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Contour integration may save you, but here I want to present some real-analytic method. Let $I$ denote the integral. With the change of variable $t = \pi x$, we have $$I = \frac{1}{\pi^{3}} \int_{-\infty}^{\infty} \frac{dx}{(x^{2} + 1)^{2} \cosh(\pi x)}.$$ 1. Preliminary Now for an $L^{2}$ function $f$, we denote its Fourier transform by $$... 1 The simplest way of solving this equation is the method based on DeMoivre's Formula that Lab Bhattacharjee outlined. That said, you can make your method work. You found the roots z \pm i by setting the factor z^2 + 1 equal to zero. As Rasolnikov and 5xum noted, you should have obtained$$z^2 = \frac{1 \pm \sqrt{-3}}{2}$$when you set the factor ... 1 I think you've got it, all you need to do is to combine these into a plot. I guess you want something like this? mapping edit *error in the picture, it should be the upper half of the ellips. Because when$$\gamma = \frac{\pi}{2}t + i \quad\text{then}\quad \sin(\Gamma) = -\cosh 1 \sin\frac{\pi}{2}t +i\sinh 1 \cos\frac{\pi}{2}t$$Meaning if t = 0 then ... 1 If you just need to find some domain D in which f and g are to live, the unit disk will do nicely. When |z|<1, the real part of 1-z^2 is positive. In the right half plane the principal branch of square root is holomorphic (it is defined there as re^{i\theta}\mapsto \sqrt{r}e^{i\theta/2} for -\pi/2<\theta<\pi/2), allowing for a direct ... 1$$ \lim_{n\rightarrow \infty}\frac{c_n}{c_{n+1}} = \lim_{n\rightarrow \infty}\frac{(kn+1)(kn+2)\cdots(kn+k)}{(n+1)^k} = \lim_{n\rightarrow \infty}k^k\frac{(n+\frac1k)}{n+1}\cdots\frac{(n+1)}{n+1} = k^k.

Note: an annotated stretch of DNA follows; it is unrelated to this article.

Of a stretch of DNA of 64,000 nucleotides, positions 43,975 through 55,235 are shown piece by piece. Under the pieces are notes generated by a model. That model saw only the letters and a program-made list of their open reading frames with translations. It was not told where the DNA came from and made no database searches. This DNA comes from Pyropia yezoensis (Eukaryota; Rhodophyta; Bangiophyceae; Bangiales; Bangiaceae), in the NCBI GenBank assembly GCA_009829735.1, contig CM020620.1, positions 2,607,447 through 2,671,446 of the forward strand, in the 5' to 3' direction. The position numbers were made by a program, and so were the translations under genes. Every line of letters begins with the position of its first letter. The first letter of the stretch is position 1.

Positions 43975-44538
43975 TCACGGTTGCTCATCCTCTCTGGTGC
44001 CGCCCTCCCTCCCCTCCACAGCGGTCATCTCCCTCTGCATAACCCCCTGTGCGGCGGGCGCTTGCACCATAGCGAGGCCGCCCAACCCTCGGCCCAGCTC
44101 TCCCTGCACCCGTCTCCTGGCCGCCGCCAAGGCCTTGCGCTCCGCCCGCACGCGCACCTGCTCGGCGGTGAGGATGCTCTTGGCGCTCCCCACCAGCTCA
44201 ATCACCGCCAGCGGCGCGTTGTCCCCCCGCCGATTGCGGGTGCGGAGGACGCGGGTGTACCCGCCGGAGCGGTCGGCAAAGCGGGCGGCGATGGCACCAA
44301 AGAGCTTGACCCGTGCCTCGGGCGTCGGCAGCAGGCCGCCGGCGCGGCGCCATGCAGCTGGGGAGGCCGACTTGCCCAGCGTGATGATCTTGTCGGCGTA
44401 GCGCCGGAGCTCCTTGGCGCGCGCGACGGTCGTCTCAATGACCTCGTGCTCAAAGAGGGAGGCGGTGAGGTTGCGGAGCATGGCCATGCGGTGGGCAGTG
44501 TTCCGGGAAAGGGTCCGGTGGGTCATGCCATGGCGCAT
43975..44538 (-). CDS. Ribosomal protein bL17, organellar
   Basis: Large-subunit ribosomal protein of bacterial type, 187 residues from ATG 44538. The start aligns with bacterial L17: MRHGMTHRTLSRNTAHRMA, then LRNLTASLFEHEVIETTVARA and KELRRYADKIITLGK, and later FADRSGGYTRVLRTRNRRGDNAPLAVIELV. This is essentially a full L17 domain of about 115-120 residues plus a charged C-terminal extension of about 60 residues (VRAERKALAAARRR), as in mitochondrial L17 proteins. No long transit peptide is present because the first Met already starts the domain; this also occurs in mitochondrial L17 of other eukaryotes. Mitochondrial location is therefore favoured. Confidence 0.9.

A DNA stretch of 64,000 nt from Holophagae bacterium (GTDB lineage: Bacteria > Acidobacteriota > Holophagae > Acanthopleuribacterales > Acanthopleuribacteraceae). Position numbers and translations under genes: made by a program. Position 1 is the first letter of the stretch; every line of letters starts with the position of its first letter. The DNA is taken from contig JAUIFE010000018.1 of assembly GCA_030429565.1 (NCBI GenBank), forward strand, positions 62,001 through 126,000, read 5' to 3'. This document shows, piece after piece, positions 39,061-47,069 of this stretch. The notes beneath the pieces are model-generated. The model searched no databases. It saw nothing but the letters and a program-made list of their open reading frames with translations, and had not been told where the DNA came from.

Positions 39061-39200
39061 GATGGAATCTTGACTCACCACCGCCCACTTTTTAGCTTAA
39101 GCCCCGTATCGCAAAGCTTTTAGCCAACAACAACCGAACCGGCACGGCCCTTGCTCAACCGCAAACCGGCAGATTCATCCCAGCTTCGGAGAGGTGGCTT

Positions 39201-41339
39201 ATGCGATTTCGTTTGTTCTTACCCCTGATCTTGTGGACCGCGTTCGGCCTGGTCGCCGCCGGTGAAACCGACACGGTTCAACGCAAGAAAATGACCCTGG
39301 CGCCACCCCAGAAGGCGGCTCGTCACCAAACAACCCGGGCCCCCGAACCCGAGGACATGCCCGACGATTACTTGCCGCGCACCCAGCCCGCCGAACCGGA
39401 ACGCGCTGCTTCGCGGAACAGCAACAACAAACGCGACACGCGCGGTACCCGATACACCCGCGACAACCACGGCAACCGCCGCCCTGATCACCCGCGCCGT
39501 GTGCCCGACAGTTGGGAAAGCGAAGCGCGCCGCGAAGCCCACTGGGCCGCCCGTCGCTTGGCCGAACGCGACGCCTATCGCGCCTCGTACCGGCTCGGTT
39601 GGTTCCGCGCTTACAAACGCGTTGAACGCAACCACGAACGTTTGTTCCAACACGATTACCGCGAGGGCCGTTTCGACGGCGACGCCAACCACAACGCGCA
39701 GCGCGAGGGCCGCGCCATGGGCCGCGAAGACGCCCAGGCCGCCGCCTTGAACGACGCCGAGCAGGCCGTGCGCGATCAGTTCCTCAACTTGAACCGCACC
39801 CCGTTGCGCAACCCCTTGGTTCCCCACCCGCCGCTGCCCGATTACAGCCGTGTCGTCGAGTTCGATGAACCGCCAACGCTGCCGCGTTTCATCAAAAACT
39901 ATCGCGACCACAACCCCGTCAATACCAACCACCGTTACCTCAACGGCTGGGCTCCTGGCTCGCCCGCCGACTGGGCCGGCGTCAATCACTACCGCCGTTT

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$\cos z = \Re(e^{iz})$ and $\Re$ is a linear operator, so $\Re\int = \int\Re$.